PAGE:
Cover image for The dawning
Title:
The dawning
Author:
Cave, Hugh B. (Hugh Barnett), 1910-2004.
Publication Information:
New York : Leisure Books, [2000]

©2000
Physical Description:
359 pages ; 18 cm
Language:
English
ISBN:
9780843947397
Format :
Book

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Summary

Summary

Crime, drugs, and pollution have made the cities of the world virtually inhabitable, and the air and water are slowly killing the residents who remain. A small group of survivors escapes to the wilderness of northern Canada to make a new life. But now the Earth is ready to fight back and rid itself of its abusers.


Excerpts

Excerpts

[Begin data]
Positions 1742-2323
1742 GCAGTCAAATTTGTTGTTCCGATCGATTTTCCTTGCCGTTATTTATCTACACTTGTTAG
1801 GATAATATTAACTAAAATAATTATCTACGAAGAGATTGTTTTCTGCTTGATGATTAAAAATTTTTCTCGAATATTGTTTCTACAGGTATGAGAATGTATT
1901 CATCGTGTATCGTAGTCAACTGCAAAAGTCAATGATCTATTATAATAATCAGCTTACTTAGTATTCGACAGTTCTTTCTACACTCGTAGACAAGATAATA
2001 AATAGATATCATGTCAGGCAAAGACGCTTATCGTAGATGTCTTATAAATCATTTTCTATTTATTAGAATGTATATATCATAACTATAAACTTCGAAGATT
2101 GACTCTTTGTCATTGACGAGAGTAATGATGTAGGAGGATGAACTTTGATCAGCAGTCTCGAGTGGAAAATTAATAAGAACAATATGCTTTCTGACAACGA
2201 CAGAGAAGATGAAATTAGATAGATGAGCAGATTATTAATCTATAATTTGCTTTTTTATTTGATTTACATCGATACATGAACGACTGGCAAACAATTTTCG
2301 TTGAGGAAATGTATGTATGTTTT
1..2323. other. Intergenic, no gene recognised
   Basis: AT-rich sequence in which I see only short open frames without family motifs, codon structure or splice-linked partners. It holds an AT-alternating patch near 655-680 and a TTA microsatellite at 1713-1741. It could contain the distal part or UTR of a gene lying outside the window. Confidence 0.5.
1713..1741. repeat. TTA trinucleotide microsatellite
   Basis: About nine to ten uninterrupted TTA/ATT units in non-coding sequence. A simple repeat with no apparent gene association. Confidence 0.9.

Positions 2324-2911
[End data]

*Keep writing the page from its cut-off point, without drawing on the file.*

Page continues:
Chapter One He had set the alarm for 7 A.M., knowing he must not be late this morning or he might have no future.     But the alarm was not necessary. The numbing enormity of what he was about to do had created such a turmoil in his mind that sleep was impossible.     Not once had he even dozed off. At two, at three-thirty, again at four-thirty he had left his bed and prowled through the apartment, snatching up things he felt he must take with him, then discarding them with groans of frustration when he realized they had to be left behind.     Left behind for all time. Abandoned. No longer to be a part of whatever life he might still have.     Then at five-thirty he got up to stay up, and by the glow of a flashlight--because there had been no power in this part of the city for nearly a month now--donned the clothes he had so carefully laid out the day before. And, this time in earnest, he took the empty backpack from the chair beside his bed and proceeded to put things into it. The very few, the heartbreakingly few possessions he was being allowed to take.     It was like dying, he thought as he carried out this final tour of his apartment. In order to go on living, all of them must give up practically everything that made their lives worth living. Each could take only one pack, and it must not weigh more than twenty pounds.     "And that means you weigh it," Gene Cuyler had warned yesterday at the professor's place, where they had assembled for a last-minute briefing. "On your bathroom scales, ff that's all you have, but weigh it. We'll have canoes and other junk to lug over those portages--the guns, too--and we won't be able to take more'n twenty pounds each of personal stuff. And most of that'd better be clothing and at least one pair of extra boots apiece, you hear? Because where we're going there won't be anyplace to buy even a safety pin if we need one." Finding that funny for some reason, Cuyler had voiced the donkey-bray laugh they had come to expect of him. "So be pretty damn sure you make every ounce count, you hear? Don't take anything dumb."     Like books, Don thought, pausing in front of the bookcase that occupied an entire wall of his small living room. We can take guns, but no books. Because, of course, Cuyler owned a gunshop and loved his toys the way other people loved--well, the way Cricket loved animals. Birds, cats, dogs, all kinds of animals. Like the little Italian greyhound she called Rambi because, she would explain, though he looked like a miniature Bambi, he was inclined to be pretty rambunctious. If she had to leave Rambi behind she would not go, she had flatly stated. "His ten pounds can be part of my twenty."     "And whaddaya expect to feed him?" Cuyler had of course challenged. "We're not lugging dog food along, for Chrissake!"     In her own way Crier could be just as firm as the gunshop owner; even if much more quietly so. "Suppose you let me worry about that, Cuyler." None of them, not even his wife, ever called him Gene; it didn't sound right. "If he can't find food for himself--which hell soon learn to do, I'm sure--then I'll share mine with him."     So Cuyler would have his guns in the days ahead, but teacher Don Neal would have to do without books. Yet, personalities and personal feelings aside, it was really not illogical, was it? Without the guns they might starve before learning other ways to obtain food.     Not due at Cricket's until eight, and with time to kill, Don stood before his books a good while, feeling a need to fix a lasting picture of them in his mind. As a teacher of special kids in junior high, he had used books every working day of his life until the city's schools were shut down. One slender volume on the teaching of English had his own name on it, and next to it on the same shelf were magazines containing short stories he had written and a scrapbook full of features he had done for the Sunday Examiner . The magazines were no longer being published. The newspaper--the city's largest--had been out of business for six weeks now.     But, dear God, what would he do in the new life without something to read now and then?     Cuyler was right, though. Despite his domineering attitude, the gunshop owner would probably almost always be right in the kind of situations they were likely to encounter from now on. Already in many ways he had usurped from Professor Varga the role of the expedition's leader.     Shaking his head at the thought, Don reluctantly returned to the bedroom.     The clothing and boots he had selected to take along were similar to what he had donned earlier: the kind he would have worn for a hike in winter woods, though today was the first day of June. As he stuffed the duplicate outfit into his backpack, his parents watched him from large, framed photographs hanging side by side above the headboard of his unmade bed. At one point, out of habit, he had actually started to make the bed before realizing he would not again be using it.     Finished, he stood there gazing at the caring man mad woman who had made him what he was: Bradford Neal, a cabinetmaker; Della Rodgers Neal, a teacher. Both gone now, though he himself was only twenty-eight years old. Father, a heavy smoker, had died of lung cancer. Mother had been one of the early victims of the violence, stabbed to death in a library parking lot one evening by a person or persons unknown who had merely wanted the few dollars in her handbag. Probably for drugs, though at that time the ghastly drug they called Halleluja had not yet made its fatal appearance.     Planning not to return to the bedroom, he bade his parents a silent farewell and went into the bathroom for toothbrush, bars of soap, and a handful of the lightweight plastic razors he had been using since the power outage made his electric one useless. He would stay clean-shaven as long as he could, he had promised himself, if only to be different from Cuyler, who from the shoulders up already resembled some kind of black-haired Bigfoot.     Aspirin. Should he take aspirin? He was never troubled with headaches.     He dropped a small bottle of the tablets into the backpack anyway, guessing there might be stressful times ahead. Then he weighed the pack on his bathroom scale.     It was just under his allotted twenty pounds.     A book? he thought. One book?     He tried his Bible first, weighing it on a food scale in the apartment's kitchenette. It was too heavy. Returning to the living room, he reached for a paperback volume called Our Road to Oblivion , by their own Professor Varga. Prof's predictions were in it. And the formulae for such survival goodies as the concentrated food tablets and new insect repellant he had perfected in his lab at the university. With Our Road to Oblivion in the backpack, Don made for the front door.     But he could not walk out that way. Invisible cords held him, forced him to put the bag down and turn back. With his mouth dry, his hands empty at his sides, his heart beating so heavily he could feel the throbbing in his ears, he went slowly through the apartment one more time. Looked once more at his books. Paused before his tape player and realized he would not again hear any of the old Big Band music he had been collecting for years--Tommy Dorsey, Glen Miller, Woody Herman, all the treasured good music that had given way to the strident obscenities of the present. In the bedroom he stood again before the photographs of his parents and this time reached up to touch them.     "Good-bye, Mom. 'Bye, Dad."     So long to everything. Forever.     Oh God.     He could not have said why he so carefully closed the apartment door behind him and tested it to make sure it had locked itself. Why should he care if anyone broke in to loot the place, as, already, others in the building had been looted? But it would be like having the grave of a loved one desecrated, wouldn't it? Defilement in a cemetery.     The elevator, of course, was not working. He took the stairs, six floors of them, to street level and trudged out to the parking area.     "Hey! What do you think you're doing?"     There were two of them, he thought. Or three. Although the windows of his apartment had turned gray with daylight just before he left it, the morning was heavily overcast and the cars were still in near darkness under their rows of sheltering roofs. The intruders fled when he yelled at them--just kids, probably, or they would have challenged him--and on reaching his car he discovered they had already smashed a window. Glass crunched under his boots. He stumbled on the rock they had used.     It was getting to be a nightly occurrence now, this breaking into cars and stealing them. He didn't understand. Why steal a car when gasoline was so hard to come by? Weeks ago Professor Varga had warned, "Now be sure, all of you, to save enough gas to get here to my place when the time comes."     Anyway, he seemed to have frightened them off before they could smash anything more than the window. After unlocking the car, he tossed his backpack onto the rear seat and slid in behind the wheel.     As usual, the engine groaned in protest like a drunk being poked awake, but at last, grudgingly, it turned over. Thank the Lord he had worked on it last weekend. These days it was next to impossible to get a car serviced in the city. In some of the other big cities you still could, maybe, but not here. Here you were lucky to find even a supermarket open.     Driving through the city now, from his eastside apartment building to Cricket's little cottage on the far west side, was like driving through a nightmare. With no streetlights to probe its ugly depths it might be only an ill-defined nightmare, but you knew it was full of evil nevertheless. Refuse of all kinds overflowed the sidewalks, some of it the glass from shattered store windows. Cars everywhere stood abandoned, most of them probably stolen and then left where they had run out of gas. And the predators--always now, except in broad daylight, you saw the predators on the prowl, usually in groups or gangs.     He saw them now as he drove through: dim, twisted shapes scuttling in and out of dark alleys and along the littered sidewalks. At times he saw and heard them fighting among themselves in a kind of nightmarish ballet of survival. The city was, in fact, fast becoming uninhabitable--at least for decent people.     Which, of course, was why Professor Varga had decided the time had come for their planned departure.     "There have been three killings in my block this week," the professor had said. "Our time has come."